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August 25, 2009 / Jim Fenton

Thoughts on the Cash for Clunkers Program

I’m going to stick my neck out a bit and blog about something that I don’t think I know that much about:  economics.  Hopefully some astute reader will set me right through some insightful comments if I’m all wet.

I have been watching the Cash for Clunkers feeding frenzy with some concern.  The government contributed first $1 billion, then another $2 billion, to incentivize consumers to trade older, less efficient vehicles for new, somewhat more efficient ones.  This was billed as both an environmental and economic incentive.

On the environmental side, many commentators have observed that the benefits aren’t entirely clear:  the program only required a modest improvement in fuel economy, which might be overshadowed by the environmental impact of manufacturing the new car and disposing of the old one.  This is a concept known as life cycle assessment, which I find fascinating but which hasn’t yet, to my knowledge, analyzed something as big and complex as an automobile in detail.  The disposal cost is aggravated by the requirement that the car being returned be rendered undriveable.

On the economic side, I’m all for stimuli that create jobs by building infrastructure.  The most famous example of this was FDR‘s creation of agencies such as the Works Progress Administration and the Tennessee Valley Authority during the Great Depression.  These projects created infrastructure, much of which we’re still using, that enabled future growth in addition to creating jobs in the short term.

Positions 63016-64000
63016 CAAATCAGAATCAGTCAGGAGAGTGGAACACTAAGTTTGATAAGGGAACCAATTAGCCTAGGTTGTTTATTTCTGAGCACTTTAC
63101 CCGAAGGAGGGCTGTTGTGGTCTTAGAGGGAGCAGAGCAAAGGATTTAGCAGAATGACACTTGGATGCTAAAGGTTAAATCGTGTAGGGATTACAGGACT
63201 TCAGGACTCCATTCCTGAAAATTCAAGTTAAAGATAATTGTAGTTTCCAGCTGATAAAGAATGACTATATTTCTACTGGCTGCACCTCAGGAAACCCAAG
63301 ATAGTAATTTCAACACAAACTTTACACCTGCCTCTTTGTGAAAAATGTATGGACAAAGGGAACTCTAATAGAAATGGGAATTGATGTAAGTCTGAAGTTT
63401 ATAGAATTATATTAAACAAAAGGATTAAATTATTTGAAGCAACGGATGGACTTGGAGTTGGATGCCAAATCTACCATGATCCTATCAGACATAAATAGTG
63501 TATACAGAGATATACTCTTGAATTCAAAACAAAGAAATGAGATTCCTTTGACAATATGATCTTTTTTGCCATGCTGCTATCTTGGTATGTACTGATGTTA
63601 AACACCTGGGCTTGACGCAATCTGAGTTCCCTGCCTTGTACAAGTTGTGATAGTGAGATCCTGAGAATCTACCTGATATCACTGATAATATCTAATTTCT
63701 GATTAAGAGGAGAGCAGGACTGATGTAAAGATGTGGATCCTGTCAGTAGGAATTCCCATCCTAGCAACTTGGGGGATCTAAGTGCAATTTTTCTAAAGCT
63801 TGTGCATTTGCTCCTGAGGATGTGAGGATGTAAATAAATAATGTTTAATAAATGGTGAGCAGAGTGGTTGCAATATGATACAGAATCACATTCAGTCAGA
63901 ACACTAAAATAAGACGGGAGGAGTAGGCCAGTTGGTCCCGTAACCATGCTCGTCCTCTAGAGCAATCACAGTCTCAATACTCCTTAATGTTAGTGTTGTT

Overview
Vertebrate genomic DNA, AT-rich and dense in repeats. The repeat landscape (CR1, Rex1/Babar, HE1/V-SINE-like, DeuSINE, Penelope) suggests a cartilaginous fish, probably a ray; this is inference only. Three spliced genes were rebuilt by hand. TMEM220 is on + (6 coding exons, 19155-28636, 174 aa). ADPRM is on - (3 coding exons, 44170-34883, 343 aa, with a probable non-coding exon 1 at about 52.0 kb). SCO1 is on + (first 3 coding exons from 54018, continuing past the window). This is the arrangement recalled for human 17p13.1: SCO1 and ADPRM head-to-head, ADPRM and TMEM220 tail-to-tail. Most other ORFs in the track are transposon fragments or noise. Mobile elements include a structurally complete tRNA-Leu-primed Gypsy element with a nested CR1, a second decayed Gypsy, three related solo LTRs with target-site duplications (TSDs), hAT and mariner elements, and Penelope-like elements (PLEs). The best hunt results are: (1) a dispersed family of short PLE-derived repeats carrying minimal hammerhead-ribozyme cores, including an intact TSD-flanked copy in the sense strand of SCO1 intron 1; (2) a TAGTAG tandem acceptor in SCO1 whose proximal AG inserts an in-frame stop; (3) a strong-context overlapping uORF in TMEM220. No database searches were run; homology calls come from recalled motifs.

But I see a fundamental difference with Cash for Clunkers.  What’s happening generally is that people are accelerating their purchases of new vehicles using the program.  With the exception of the remaining life on the “clunkers” being destroyed, the program isn’t creating new demand, it’s accelerating future demand.  In other words, it’s mining demand that might occur during the recovery from the current recession and pulling it into the present.  It’s making the current recession a bit shallower but wider, and not much different in total volume, at least as far as the automotive industry is concerned.

Are there benefits to a shallower recession?  Sure.  Not as many workers will be affected, and those that are might reasonably make career changes to other industries.  This is much harder than it seems, though — these other industries may not exist where the workers live, and it’s very hard to sell a home in an area with a weak economy.  I’m also concerned when I hear that automakers are ramping up capacity to meet the demand of Cash for Clunkers; it is such a short-term program that this is likely to be the wrong thing to do.

Many of the things in President Obama’s stimulus plan build infrastructure for the future, but I wish there was more emphasis there.  I won’t be at all surprised if I hear that the automotive industry takes longer to recover than other parts of the economy.  After all, we have already gotten the clunkers off the road.

4 Comments